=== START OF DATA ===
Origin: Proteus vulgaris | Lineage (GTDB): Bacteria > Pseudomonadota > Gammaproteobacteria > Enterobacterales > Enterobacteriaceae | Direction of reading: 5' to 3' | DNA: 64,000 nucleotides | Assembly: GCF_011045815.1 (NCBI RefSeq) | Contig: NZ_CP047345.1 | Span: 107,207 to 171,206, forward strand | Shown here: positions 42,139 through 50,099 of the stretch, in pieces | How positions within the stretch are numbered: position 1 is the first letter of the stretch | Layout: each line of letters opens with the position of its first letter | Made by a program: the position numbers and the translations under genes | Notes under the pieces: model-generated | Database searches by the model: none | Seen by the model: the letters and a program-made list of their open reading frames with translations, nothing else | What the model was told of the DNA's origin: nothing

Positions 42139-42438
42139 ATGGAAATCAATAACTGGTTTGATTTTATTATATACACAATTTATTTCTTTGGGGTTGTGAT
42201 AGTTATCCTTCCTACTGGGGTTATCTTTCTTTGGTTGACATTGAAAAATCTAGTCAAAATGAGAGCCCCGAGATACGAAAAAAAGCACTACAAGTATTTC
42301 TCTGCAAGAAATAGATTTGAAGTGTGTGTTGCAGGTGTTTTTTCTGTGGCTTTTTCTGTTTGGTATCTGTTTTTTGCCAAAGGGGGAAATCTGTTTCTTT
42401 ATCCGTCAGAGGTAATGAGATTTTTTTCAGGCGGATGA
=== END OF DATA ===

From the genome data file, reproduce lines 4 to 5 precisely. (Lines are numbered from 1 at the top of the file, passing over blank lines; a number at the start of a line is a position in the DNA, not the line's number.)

42201 AGTTATCCTTCCTACTGGGGTTATCTTTCTTTGGTTGACATTGAAAAATCTAGTCAAAATGAGAGCCCCGAGATACGAAAAAAAGCACTACAAGTATTTC
42301 TCTGCAAGAAATAGATTTGAAGTGTGTGTTGCAGGTGTTTTTTCTGTGGCTTTTTCTGTTTGGTATCTGTTTTTTGCCAAAGGGGGAAATCTGTTTCTTT